Ink exercises

I love inkwork and there are some beautiful inks around not to mention the artists that do beautiful inkwork.

I took my summer shoes to do some excercises with the inks and pens I have. Excercise 1: Summer sandals done in Gris nuage ink from J. Herbin, drawing the lines with a stylo à plume d’oie(quill pen) and afterwards I bled the lines and washed with some powerful blue Eclat de sapphire ink and a small brush. I just can’t help myself. I have to do a wash somewhere with a brush. It is an addiction. I would so love to do only beautiful lines and leave it. Maybe next time.

…the blues…

Excercise 2: A second pair of summer sandals, this time using a speedball pen and Cafe des iles from J. Herbin. Once again just dragged a wet brush over the lines to get a wash, and finished off with some black india ink hatches.

…summer swing…

Excercise3: A pair of Sperry’s…and could I explain the difference in size?  Maybe I have one big foot and one small foot…? Or could it simply be bad observation? Done in a reed pen and plume pen with Sanguine 270, from Sennelier. And after dragging a wet brush over the lines to bleed the colour, I decided to add some washes of Lie de the of J. Herbin. Finished off with some scribblings with a rotring pen, 2,5 .

…Bigfoot…

Excercise 4: Since I had now used up all my summer shoes, I had only my shoe blocks left. Linework in rotring artist pen and washed with a wet brush to bleed the lines. Then decided to splash in some colour with Sennelier’s Sanguine 270 and Lie de the, J. Herbin.

 

…in-and-out…

In the past, I have done a lot of calligraphy work, so I have many speedball pens and nibs that work wonderful for drawing. Added to that, are some reed pens(which I don’t like much), plumes/goose quill pen, which I love to work with, rotring artist pen(Fine), and rotring rapidograph pen, size 2.5.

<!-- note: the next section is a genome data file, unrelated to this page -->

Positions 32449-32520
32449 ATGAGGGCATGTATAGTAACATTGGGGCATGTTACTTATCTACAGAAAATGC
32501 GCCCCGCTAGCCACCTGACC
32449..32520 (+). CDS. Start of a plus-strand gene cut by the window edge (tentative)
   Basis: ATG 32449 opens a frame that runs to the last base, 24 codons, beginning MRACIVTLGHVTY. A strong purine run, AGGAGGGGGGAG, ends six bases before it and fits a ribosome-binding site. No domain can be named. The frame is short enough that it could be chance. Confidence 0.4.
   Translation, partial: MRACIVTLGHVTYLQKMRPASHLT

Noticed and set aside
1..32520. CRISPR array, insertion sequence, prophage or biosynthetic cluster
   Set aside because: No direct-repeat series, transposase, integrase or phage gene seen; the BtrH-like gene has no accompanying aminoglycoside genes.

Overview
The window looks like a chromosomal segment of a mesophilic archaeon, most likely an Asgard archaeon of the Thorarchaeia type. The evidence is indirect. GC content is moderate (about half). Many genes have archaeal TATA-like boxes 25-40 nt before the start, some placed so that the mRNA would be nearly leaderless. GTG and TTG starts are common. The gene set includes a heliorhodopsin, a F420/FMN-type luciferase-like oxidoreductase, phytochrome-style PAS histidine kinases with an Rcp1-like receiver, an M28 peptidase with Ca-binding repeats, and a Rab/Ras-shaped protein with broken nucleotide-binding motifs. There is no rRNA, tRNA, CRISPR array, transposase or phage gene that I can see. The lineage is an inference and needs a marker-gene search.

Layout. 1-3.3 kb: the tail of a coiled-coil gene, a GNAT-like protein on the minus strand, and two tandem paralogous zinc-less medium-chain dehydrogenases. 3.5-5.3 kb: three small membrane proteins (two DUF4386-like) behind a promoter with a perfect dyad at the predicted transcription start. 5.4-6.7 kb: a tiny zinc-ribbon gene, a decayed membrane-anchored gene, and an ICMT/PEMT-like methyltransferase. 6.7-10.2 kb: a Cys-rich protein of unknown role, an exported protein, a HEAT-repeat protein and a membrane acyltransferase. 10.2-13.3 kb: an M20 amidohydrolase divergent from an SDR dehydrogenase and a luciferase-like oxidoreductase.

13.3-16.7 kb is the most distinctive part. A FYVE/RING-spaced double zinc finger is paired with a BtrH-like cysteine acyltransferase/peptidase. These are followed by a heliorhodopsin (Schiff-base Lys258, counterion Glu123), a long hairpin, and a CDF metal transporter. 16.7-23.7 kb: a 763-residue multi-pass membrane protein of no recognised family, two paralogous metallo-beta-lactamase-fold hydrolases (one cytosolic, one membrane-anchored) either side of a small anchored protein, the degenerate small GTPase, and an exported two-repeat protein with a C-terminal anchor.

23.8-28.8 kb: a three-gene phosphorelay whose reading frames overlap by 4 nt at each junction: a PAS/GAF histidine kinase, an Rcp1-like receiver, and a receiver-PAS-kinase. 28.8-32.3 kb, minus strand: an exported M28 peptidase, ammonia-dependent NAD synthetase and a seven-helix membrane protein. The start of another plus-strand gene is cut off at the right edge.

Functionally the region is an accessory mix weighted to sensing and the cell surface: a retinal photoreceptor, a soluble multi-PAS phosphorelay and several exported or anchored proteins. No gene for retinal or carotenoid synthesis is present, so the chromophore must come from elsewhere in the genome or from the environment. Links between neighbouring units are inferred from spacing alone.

I enjoy the inks of J. Herbin. They are rich, make for nice washes as well as lines and dry with a nice sheen. I have only recently started working with the J. Herbin inks and they are really beautiful! Wonderful for linework as well as doing bleeding with a wet brush and they are lightfast, can be sealed beautifully…in short, I have nothing bad to say about them! I haven’t yet found a nice dark burgundy red, but Sennelier’s Sanguine 270 is a nice dark red which comes close to what I’m looking for.  All the sketches were done in a spiral watercolour pad, 18x26cm (7″x10″) Fabriano Artistico CP. Below you can see part of my “ink workstation”. 

…hailing efforts…

25 Comments

  1. Ronell,
    These are really wonderful – and you’ve inspired me to try something new. I love ink and watercolor wash, and use both the soluble graphite pencils and watercolor pencils in the same way that you used the ink – to bleed the lines. But not as beautifully as you did! I went to look at the J. Herbin site – amazing – they’re here in NYC! I couldn’t however identify the inks you used from your French names and their English product names.
    Shirley

  2. Found your inks! I was looking only at specialty inks and they were among the fountain pen inks. This looks like a dangerous location for me to find….